## Emirps

### November 2, 2010

An emirp is a prime number that is also prime when its digits are reversed, and that is not also a palindrome. For instance, 13 is an emirp because its reversal, 31, is also prime; 23 is not an emirp, even though it is prime, because its reversal, 32, is not prime; and 101 is not an emirp, even though it is prime, because it is a palindrome.

Your task is to enumerate the emirps below a million; you should strive for maximum speed. When you are finished, you are welcome to read or run a suggested solution, or to post your own solution or discuss the exercise in the comments below.

Pages: 1 2

[…] Praxis – Emirps By Remco Niemeijer In today’s Programming Praxis, our task is to enumerate all the non-palindrome prime numbers that are still […]

My Haskell solution (see http://bonsaicode.wordpress.com/2010/11/02/programming-praxis-emirps/ for a version with comments):

Here is my Haskell solution: http://www.gleocadie.net/?p=178&lang=en

Comments, advices are welcomed.

I’m loving this website! Thanks a lot for the problems.

I’m loving this website, thanks a lot!

Haskell:

Love the site.

Sorry, line 14 should read

if prime(int(str(n)[::-1])) and str(n) != str(n)[::-1]:

@Joe: your prime() function isn’t quite correct. For instance, prime(10) returns True.

Wrote it in python (though for speed, a different language may be better). In the interest of speed, I wrote a function called reverse(n) that writes n backwards using only numerical operations (avoiding strings). Interestingly, trying to memoize my is_prime() function made everything slower (perhaps due to memory usage?). Running ./emirps.py 1000000 took just under 15 seconds on my aging laptop. For more speed I used pypy (Python with a just in time compiler); it finished in just under 3 seconds.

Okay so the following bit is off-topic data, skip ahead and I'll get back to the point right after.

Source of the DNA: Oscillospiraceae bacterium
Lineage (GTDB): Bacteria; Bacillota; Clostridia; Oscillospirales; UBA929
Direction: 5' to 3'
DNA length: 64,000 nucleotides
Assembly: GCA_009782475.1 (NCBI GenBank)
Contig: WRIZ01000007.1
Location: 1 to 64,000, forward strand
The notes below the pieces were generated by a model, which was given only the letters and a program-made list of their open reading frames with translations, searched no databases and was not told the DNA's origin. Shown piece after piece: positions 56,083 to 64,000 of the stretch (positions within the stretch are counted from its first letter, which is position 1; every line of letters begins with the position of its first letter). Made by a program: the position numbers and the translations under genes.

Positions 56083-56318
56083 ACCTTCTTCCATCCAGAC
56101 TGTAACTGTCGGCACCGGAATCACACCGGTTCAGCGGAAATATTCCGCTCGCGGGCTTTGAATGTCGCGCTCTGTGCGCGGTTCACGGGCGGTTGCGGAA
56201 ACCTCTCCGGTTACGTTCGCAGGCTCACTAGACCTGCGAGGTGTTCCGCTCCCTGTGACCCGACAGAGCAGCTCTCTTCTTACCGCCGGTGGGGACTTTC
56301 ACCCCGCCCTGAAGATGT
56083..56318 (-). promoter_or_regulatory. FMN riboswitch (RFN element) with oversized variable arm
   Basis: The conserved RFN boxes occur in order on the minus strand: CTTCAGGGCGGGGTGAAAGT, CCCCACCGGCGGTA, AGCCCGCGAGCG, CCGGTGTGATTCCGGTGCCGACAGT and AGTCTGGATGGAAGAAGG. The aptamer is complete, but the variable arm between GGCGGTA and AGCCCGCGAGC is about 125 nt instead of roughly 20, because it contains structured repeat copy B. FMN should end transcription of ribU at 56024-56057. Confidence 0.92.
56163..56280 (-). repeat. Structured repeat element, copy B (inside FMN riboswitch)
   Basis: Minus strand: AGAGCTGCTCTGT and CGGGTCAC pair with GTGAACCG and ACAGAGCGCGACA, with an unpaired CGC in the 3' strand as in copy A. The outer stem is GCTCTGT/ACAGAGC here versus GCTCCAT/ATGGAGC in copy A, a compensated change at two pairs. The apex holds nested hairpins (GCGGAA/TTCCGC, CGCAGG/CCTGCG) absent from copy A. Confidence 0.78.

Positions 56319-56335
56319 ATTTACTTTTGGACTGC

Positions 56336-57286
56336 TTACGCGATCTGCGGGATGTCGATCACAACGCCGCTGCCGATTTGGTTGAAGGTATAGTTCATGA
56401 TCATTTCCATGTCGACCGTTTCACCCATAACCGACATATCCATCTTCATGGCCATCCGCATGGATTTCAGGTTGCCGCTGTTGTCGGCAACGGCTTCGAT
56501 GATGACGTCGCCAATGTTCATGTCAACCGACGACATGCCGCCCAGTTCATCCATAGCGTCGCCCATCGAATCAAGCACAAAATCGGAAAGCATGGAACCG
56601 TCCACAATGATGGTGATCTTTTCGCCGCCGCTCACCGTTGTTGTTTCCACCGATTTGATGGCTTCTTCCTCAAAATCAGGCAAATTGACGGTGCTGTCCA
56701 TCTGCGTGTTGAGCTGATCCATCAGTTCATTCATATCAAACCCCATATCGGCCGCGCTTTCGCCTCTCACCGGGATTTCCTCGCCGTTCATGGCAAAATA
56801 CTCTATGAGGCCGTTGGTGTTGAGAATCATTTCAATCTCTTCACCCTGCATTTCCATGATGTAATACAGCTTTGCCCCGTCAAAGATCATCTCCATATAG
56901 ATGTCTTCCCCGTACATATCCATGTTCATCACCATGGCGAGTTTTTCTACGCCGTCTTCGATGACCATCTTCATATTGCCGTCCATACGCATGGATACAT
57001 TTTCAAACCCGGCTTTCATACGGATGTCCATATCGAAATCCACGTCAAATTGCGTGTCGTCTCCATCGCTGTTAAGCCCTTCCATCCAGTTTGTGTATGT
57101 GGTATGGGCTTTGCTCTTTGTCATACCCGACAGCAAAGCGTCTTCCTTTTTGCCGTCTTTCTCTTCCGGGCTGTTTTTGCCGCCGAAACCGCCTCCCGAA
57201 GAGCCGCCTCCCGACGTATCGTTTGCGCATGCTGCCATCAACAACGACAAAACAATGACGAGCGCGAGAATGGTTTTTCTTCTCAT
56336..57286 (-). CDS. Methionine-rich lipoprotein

Changing line 36 in main(n) from

to

yields a decent speed up; normal execution finishes in just under 11 seconds, while pypy finishes it in under 2.

Probably if you avoid using math.log10(n), you’ll end up with a faster execution.

My C Implementation

http://codepad.org/xVdzeVs6

This one was easy one. ;)

My C Implementation

http://codepad.org/xVdzeVs6

This one was easy one. ;)

We can build on the sieve of Erastosthenes exercise to create a list of primes < 1,000,000. Since the output array of the sieve is sorted, we can use binary search on the table for O(log n) search of the sieve, when checking for whether each reversal is prime. The Factor code for sieve is already posted on this blog and won't be reproduced here.

USING: kernel sequences vectors math math.parser locals

binary-search sieve ;

IN: emirp

: emirp? ( n vec — ? )

swap

number>string dup reverse 2dup =

[ 3drop f ]

[ nip string>number swap sorted-member? ] if ;

:: emirp-filter ( primes — semirp )

V{ } clone

primes

[ dup primes emirp?

[ suffix ]

[ drop ] if

] each ;

: Semirp ( n — vec )

primes emirp-filter ;

Factor session:

( scratchpad ) 100000 Semirp

— Data stack:

V{ 13 17 31 37 71 73 79 97 107 113 149 157 167 179 199…

( scratchpad ) length .

1646

Sorry, somehow the code block didn’t work on last post, probably got a tag wrong somewhere…

We can build on the sieve of Erastosthenes exercise to create a list of primes < 1,000,000. Since the output array of the sieve is sorted, we can use binary search on the table for O(log n) search of the sieve, when checking for whether each reversal is prime. The Factor code for sieve is already posted on this blog and won't be reproduced here.

USING: kernel sequences vectors math math.parser locals

binary-search sieve ;

IN: emirp

: emirp? ( n vec — ? )

swap

number>string dup reverse 2dup =

[ 3drop f ]

[ nip string>number swap sorted-member? ] if ;

:: emirp-filter ( primes — semirp )

V{ } clone

primes

[ dup primes emirp?

[ suffix ]

[ drop ] if

] each ;

: Semirp ( n — vec )

primes emirp-filter ;

Factor session:

( scratchpad ) 100000 Semirp

— Data stack:

V{ 13 17 31 37 71 73 79 97 107 113 149 157 167 179 199…

( scratchpad ) length .

1646

ruby solution : http://codepad.org/0ZlE1j4F